The Biooker Big Oops moment has seriously disappointed me, mostly in myself. Maybe I should just have Sucker tattooed on my forehead. I want a politicianl that I can believe in. After seeing his segment with Henry Louis Gates on PBS, I was impressed. Wouldn’t it be nice to have a Truth Wand – touch it to a politician and they couldn’t spin – they’d be forced to tell the truth?

    • Thanks Connie, did my pastrami think make sense. It was three in the morning and that set of links kept bothering me…so finally I went back to rewrite what I had originally…and the next thing I know I am writing about cured meats and soggy bread. 😉

  3. Pat Johnson says:

    Remember when we kept those crazy relatives in the attic? Well they seem to have escaped.

    Not only escaped but are now recognized as political leaders no matter how insane their comments may be.

    The entire nation seems to be running on a huge dose of crazy these days when whatever stupid thought arrives in your head your tongue makes an announcement.

    Can you imagine if some more of these nutjobs are elected to congress in November? Like we don’t have enough now to contend with.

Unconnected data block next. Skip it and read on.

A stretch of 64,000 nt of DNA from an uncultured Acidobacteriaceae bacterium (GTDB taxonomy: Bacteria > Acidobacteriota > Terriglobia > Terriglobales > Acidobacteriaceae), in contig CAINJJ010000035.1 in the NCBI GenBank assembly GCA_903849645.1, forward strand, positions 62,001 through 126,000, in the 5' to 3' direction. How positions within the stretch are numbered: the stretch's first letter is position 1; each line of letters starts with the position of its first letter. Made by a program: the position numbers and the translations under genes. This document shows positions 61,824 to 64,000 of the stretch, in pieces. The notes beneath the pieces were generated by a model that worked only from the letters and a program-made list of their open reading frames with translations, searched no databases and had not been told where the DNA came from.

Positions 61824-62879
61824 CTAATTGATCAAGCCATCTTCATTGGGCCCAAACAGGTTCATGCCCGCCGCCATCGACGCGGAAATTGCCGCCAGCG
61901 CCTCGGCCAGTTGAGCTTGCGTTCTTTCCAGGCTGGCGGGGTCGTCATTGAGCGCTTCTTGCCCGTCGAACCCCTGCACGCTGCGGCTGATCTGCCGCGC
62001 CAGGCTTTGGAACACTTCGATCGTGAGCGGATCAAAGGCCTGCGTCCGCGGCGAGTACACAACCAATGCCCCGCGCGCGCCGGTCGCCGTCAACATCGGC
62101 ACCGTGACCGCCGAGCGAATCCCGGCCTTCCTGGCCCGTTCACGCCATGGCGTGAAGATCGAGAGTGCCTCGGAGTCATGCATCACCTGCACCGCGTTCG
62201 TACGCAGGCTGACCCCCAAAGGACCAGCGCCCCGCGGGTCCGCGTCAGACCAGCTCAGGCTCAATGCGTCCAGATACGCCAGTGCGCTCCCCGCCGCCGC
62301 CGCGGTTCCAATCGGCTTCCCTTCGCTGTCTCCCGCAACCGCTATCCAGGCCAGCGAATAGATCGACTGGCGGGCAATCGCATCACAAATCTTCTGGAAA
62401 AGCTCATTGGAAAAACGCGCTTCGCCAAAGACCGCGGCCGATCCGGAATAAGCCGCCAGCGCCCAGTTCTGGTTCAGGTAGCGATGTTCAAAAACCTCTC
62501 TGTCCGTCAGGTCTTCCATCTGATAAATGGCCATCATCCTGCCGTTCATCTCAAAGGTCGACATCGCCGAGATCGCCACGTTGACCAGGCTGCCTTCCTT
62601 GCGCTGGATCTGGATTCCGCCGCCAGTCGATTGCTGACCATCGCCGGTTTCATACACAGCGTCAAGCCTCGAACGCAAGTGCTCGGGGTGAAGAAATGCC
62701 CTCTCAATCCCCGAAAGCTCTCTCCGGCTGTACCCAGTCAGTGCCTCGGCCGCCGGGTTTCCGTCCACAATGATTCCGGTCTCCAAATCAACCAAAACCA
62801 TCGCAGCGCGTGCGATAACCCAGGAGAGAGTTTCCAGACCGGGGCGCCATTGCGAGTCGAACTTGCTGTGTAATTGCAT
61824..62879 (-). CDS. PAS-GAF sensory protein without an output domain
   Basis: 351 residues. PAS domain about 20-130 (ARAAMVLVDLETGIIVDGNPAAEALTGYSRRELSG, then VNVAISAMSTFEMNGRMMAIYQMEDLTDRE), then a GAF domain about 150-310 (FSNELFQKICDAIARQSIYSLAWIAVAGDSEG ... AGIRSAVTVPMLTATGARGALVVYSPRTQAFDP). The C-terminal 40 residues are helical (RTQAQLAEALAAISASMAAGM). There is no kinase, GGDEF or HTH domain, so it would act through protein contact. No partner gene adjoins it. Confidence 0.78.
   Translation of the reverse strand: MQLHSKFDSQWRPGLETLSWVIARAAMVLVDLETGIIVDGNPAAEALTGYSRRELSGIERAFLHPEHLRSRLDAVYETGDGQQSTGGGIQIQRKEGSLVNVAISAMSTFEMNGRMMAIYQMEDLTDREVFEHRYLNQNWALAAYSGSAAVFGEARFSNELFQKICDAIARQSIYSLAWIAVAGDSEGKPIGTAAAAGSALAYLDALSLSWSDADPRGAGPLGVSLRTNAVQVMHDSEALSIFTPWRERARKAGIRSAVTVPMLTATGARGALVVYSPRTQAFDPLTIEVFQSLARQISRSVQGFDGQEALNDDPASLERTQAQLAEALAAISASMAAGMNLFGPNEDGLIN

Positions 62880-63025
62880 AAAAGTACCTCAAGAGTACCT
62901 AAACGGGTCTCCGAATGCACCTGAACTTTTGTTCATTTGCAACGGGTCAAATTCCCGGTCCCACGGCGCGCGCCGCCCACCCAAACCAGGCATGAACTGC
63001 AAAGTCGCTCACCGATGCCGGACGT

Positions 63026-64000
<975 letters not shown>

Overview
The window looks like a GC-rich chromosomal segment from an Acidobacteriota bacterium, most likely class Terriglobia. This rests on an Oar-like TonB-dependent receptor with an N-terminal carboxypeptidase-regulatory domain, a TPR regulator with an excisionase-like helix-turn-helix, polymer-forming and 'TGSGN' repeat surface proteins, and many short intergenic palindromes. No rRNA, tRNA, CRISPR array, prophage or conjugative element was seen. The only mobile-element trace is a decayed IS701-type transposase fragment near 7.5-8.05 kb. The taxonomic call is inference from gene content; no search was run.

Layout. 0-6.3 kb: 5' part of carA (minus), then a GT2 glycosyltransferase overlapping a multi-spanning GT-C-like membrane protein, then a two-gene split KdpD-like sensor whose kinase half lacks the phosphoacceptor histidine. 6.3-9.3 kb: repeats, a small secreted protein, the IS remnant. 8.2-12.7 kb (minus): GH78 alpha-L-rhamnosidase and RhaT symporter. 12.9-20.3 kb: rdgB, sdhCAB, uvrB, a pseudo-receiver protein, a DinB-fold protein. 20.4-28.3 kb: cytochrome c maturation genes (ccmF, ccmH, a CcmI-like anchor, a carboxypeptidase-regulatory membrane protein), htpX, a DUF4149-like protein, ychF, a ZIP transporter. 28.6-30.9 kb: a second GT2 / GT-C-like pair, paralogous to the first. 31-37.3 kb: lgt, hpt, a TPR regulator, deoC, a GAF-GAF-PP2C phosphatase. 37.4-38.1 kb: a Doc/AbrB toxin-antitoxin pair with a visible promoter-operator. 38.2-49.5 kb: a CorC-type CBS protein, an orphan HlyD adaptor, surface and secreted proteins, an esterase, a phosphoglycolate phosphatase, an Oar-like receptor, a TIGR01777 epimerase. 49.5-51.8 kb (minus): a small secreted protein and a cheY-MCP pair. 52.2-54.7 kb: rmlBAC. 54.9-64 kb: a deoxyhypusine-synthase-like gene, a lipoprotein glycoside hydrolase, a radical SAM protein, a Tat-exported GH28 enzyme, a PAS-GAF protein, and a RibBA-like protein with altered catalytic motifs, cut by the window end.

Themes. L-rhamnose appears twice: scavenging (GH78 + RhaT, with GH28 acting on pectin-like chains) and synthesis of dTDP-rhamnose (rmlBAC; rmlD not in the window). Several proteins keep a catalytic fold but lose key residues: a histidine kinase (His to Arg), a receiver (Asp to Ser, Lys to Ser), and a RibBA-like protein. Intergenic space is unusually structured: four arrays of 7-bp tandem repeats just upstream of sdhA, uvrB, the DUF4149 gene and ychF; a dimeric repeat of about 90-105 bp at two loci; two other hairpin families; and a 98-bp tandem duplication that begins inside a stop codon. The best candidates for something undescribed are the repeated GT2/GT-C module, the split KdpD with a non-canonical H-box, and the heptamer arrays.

The Ryan Budget will be passed with little difficulty with a promise that yes, it can always get worse.

    • I just finished reading Erik Larson’s book about Germany in 1933-1934 and some of the things are very familiar with the kind of language and ideals being used and valued today.

      • Pat Johnson says:

        That is exactly the same feeling I came away with when I read it.

        Fanaticism masquerading as politics, extremism masked as nationalism, and a sleeping public allowing these travesties to happen by looking the other way.

        I always said it could happen here which is why due diligence must be excercised.

        There is indeed a similarity at play here today judging from what we see happening across the nation, state by state while the crazies are offered cover by declaring their bigotry as political discourse.

        I am no longer giggling over some of the stupidity falling out of their mouths since it has ceased to be amusing as it is taken seriously. Watching the rise of Mitt Romney in the polls is indicative of a public who simply no longer cares how it is led.

      • Pilgrim says:

        I too finished that book day before yesterday. It left me with a feeling of sadness. A very good book.

      • Pat Johnson says: